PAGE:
At the top and right of the dialog you see your default HSV Color Map, which gives you the entire range of color within your color space. Other choices will give you the colors from the various palettes included with Scribus, and in addition any palette you may have created and saved. You can either use these colors as they are, or modify them according to your needs, in which case you should change the name to avoid confusion.
The sliders underneath your new or chosen color allow you to modify the hue and saturation as you wish.
Spot colors are a special ink, frequently proprietary, with a premixed formula, used to precisely define a color for repetitive use, and may allow for limiting the number of inks used in printing. A commercial business may choose one or more spot colors for its logo.
Because these are premixed, you cannot modify the hue or other parameters and still use this spot color ink, even though Scribus will certainly allow these edits. If you include such a color without changing its name, your printer will use the original spot color.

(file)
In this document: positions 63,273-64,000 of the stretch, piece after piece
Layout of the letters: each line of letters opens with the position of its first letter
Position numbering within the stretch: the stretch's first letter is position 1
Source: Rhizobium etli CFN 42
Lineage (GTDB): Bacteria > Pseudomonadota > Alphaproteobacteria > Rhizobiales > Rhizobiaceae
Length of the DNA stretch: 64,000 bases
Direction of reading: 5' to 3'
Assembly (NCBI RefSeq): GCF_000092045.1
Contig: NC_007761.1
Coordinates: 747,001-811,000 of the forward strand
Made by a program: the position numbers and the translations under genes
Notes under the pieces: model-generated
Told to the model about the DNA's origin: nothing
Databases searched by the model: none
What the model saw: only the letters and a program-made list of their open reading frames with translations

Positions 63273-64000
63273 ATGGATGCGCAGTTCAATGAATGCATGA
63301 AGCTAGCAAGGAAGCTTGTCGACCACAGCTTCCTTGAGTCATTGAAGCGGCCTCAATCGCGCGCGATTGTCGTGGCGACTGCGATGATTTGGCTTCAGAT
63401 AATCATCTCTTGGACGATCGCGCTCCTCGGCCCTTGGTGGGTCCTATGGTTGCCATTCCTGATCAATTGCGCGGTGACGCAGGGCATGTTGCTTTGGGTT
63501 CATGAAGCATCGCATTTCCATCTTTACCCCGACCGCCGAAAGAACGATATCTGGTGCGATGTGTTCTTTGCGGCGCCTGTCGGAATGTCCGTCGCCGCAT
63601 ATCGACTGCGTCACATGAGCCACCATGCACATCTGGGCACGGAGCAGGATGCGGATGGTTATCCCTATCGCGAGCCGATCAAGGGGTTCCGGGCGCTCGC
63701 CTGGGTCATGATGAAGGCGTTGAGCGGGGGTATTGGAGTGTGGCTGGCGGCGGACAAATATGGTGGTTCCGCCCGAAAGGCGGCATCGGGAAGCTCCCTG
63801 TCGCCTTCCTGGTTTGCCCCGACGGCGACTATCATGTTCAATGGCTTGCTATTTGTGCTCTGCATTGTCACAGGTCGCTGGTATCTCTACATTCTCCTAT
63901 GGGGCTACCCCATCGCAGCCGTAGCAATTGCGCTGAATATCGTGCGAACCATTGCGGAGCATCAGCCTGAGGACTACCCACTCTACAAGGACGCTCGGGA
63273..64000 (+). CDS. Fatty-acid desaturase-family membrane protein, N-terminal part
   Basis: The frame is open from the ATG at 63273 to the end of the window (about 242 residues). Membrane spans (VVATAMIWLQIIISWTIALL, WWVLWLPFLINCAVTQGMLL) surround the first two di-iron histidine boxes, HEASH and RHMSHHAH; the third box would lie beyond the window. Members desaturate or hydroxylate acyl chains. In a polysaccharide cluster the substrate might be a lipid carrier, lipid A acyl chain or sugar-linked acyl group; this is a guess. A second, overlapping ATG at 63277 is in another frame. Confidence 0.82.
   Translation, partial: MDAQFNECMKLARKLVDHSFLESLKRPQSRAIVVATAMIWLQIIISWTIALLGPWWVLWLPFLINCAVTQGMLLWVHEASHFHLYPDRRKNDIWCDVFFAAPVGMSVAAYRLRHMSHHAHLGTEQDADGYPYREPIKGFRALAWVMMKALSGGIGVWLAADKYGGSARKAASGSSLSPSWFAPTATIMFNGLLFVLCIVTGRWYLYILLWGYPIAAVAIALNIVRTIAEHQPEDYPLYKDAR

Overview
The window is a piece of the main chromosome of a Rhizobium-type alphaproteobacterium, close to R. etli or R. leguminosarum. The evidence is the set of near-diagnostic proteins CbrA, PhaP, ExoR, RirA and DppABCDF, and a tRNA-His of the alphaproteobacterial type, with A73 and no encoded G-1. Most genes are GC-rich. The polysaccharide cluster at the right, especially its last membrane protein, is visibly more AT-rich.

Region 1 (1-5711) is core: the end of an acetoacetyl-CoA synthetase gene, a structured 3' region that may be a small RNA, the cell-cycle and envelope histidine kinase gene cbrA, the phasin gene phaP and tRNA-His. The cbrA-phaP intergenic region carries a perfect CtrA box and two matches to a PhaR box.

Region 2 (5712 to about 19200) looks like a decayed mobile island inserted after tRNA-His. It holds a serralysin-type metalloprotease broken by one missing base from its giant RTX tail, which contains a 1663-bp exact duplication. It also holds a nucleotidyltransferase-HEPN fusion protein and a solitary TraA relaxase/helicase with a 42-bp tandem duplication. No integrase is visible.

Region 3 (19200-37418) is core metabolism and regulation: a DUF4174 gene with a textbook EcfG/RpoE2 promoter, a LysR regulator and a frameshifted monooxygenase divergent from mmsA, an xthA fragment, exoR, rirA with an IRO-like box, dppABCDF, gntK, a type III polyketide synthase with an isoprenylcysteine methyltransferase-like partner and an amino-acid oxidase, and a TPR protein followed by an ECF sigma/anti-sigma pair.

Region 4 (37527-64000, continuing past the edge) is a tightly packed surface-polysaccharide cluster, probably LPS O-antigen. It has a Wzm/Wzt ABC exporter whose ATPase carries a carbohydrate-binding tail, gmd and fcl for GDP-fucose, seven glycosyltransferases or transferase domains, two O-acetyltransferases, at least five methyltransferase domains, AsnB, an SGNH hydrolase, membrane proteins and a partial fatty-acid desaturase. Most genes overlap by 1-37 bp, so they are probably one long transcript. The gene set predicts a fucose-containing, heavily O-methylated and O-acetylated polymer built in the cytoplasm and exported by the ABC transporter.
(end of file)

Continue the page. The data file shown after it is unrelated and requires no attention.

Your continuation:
Where possible, Scribus has made an attempt to include a number of spot color palettes from various vendors, and some other palettes as described by various government agencies.
This echoes the title of this chapter, but now we begin to discuss the choice of specific colors for your document. This is a daunting prospect for beginners, to which some may react by excessively reducing their color set, and others by using a large palette in some sort of unbridled way. So here we will try to explain a rational approach. Begin by considering how the colors you use affect the mood of your document and how your colors interact with each other.
There is fortunately within Scribus a tool which can help with choices, the Color Wheel, brought up by clicking Extras > Color Wheel.
There is a fairly detailed description of the Color Wheel in the English version of the online manual. Here we will try to go over some overall concepts. For whichever color scheme you choose, you begin with a base color. This is a color you will definitely wish to use, and will use the Color Wheel to help you choose what others to use with it.